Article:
USA TODAY High School Sports has a weekly column on the college recruiting process. Here, you’ll find practical tips and real-world advice on becoming a better recruit to maximize your opportunities to play at the college level. Joe is a former college-athlete and coach at the NAIA level, where he earned an NAIA National Championship. Joe is just one of many former college and professional players, college coaches, and parents who are part of the Next College Student Athlete team. Their knowledge, experience, and dedication along with NCSA’s history of digital innovation, and long-standing relationship with the college coaching community have made NCSA the largest and most successful athletic recruiting network in the country.
Imagine if there was a scientific way to discover whether or not your child is destined to be an elite athlete. Sounds like pure science fiction, right? Some companies, however, believe that they have the secret. The answers are in your genes.
Genetic testing is one of the newer trends to sweep through the sports and fitness world. Companies claim that, with a simple genetic test, they can tell who has what it takes to be an elite soccer player, football player, sprinter, endurance athlete and more. They can also determine athletes who are more prone to certain injuries. And the tests can help trainers understand the type of workout plan an athlete’s body will respond to best.
You might be wondering if these genetic tests are too good to be true (so were we), and if you need to take them to stay competitive in your college athletic recruiting. We looked at the data to better understand the how, when, where and why behind genetic testing for athletes.
How does athletic genetic testing work?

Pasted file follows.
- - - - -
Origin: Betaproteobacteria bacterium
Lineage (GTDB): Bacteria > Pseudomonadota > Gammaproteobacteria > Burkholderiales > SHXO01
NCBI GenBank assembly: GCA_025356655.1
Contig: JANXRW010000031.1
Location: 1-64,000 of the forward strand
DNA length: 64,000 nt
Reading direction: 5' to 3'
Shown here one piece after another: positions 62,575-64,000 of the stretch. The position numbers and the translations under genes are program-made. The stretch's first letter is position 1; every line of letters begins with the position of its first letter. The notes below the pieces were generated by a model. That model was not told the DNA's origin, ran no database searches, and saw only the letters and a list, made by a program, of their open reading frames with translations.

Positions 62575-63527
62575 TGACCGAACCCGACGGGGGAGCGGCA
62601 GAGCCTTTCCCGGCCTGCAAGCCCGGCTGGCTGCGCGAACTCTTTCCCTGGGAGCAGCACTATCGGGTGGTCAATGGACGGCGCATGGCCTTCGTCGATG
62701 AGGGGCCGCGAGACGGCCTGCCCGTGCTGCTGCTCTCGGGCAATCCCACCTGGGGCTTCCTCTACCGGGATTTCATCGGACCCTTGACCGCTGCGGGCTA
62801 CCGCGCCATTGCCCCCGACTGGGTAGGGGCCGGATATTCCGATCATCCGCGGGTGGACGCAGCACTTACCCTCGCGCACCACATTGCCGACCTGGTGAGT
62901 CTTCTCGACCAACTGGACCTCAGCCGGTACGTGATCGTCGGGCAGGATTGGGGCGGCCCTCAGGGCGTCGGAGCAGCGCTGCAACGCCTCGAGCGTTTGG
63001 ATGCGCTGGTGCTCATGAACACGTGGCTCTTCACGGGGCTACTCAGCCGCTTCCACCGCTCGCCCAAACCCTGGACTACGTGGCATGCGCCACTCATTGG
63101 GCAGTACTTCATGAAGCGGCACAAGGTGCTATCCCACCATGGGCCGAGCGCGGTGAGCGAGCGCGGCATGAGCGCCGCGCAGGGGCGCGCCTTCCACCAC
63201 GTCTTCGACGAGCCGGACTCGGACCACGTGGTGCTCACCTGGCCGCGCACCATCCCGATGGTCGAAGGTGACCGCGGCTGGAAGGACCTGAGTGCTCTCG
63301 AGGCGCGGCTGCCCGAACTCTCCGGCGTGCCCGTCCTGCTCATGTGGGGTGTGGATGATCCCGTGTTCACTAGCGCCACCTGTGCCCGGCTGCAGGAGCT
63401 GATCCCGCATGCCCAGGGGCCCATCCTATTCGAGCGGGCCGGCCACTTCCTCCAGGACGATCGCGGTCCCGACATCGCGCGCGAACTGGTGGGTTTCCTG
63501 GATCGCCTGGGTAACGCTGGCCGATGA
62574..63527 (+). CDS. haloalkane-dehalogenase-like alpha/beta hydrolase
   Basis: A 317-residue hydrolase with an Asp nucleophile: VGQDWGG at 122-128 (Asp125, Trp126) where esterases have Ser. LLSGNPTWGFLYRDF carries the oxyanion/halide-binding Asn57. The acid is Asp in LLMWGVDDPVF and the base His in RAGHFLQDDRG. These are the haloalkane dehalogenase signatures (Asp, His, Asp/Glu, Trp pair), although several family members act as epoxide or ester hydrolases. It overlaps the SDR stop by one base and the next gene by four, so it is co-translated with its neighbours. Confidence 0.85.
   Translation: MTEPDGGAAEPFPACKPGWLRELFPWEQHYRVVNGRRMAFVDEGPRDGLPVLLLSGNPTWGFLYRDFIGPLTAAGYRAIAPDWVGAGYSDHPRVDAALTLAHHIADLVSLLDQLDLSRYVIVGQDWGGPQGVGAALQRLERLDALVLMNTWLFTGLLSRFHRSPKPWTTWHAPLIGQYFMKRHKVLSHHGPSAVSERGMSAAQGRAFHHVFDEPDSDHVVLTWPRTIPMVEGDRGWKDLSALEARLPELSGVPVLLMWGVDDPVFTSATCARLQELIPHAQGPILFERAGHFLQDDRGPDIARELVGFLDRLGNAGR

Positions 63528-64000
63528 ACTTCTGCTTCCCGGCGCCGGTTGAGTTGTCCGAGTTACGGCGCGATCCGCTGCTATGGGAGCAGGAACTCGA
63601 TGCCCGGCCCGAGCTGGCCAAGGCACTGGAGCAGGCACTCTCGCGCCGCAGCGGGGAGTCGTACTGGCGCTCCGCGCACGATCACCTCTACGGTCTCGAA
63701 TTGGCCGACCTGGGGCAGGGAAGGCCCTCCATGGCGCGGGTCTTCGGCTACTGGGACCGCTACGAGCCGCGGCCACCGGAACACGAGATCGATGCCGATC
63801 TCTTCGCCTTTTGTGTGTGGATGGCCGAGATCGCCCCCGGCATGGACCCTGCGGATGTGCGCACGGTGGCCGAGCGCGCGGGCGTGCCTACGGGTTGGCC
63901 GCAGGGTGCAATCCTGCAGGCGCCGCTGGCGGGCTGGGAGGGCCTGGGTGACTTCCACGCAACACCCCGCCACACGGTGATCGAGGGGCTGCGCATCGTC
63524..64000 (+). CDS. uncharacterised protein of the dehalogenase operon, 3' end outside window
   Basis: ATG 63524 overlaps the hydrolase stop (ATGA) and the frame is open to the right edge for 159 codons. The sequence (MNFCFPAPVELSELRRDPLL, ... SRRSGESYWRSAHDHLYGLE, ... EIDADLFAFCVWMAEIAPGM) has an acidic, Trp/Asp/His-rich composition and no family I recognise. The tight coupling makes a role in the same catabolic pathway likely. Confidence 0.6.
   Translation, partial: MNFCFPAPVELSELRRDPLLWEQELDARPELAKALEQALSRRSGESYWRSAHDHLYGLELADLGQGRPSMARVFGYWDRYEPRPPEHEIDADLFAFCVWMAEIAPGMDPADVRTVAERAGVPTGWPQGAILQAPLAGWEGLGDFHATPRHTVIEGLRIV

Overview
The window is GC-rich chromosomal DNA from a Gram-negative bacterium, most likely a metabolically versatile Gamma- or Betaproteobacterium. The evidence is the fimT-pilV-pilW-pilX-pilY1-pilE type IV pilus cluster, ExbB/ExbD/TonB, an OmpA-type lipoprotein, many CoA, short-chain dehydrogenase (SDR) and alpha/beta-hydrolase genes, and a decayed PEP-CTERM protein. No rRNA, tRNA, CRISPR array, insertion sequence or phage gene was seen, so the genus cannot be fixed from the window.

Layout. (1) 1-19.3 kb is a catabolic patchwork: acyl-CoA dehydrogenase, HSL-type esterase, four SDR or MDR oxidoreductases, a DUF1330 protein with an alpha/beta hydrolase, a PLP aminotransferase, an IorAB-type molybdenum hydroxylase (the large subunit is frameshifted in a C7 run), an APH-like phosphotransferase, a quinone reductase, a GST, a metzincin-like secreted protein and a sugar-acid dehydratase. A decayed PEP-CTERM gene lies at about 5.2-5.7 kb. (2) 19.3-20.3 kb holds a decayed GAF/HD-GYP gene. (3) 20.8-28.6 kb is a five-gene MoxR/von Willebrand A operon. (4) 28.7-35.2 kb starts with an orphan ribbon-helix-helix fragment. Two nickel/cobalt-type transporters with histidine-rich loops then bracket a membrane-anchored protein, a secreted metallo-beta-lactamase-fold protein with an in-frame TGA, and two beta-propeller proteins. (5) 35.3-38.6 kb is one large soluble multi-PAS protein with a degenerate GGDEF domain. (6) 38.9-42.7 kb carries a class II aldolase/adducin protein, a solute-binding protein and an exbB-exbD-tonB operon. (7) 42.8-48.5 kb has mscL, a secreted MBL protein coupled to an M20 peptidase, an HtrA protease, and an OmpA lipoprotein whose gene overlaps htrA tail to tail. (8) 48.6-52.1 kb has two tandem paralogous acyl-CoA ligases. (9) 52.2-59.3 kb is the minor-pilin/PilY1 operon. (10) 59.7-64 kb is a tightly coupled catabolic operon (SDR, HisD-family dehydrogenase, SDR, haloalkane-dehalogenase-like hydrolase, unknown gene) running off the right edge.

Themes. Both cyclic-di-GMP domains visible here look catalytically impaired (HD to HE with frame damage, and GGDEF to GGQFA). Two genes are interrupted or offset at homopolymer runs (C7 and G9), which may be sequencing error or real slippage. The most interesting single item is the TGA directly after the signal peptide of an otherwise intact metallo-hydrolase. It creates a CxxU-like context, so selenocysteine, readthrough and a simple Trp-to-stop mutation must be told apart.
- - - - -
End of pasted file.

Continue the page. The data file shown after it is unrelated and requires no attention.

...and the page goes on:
Scientists have studied the genetic code of some elite and pro athletes, finding a few similar genes among these top competitors. To gauge aspiring athletes’ potential, companies look into their genetic code—using a saliva sample—to see if they also contain those performance-enhancing genes that are present in the code of elite athletes.
Some companies primarily look for one particular gene: ACTN3. This gene is associated with the presence of a specific protein that helps muscles powerfully contract at high speeds. They claim that, depending on the variation of a person’s ACTN3 gene, an individual is more genetically inclined to excel in either power or endurance sports. In fact, Atlas Sports Genetics’ president, Kevin Reilly, told Scientific American that the genetic tests are more useful than physical tests to determine a child’s athletic abilities before they turn 9.
Similarly, Soccer Genomics explains that with just one saliva sample, it can tell you if you have the genetic makeup required to excel in soccer. The Soccer Genomics website claims that their proprietary method checks an athlete’s speed, flexibility mobility, endurance, risk of injury, strength and nutrition. Soccer Genomics also provides athletes with a full report so they can understand their genetic strengths—and weaknesses.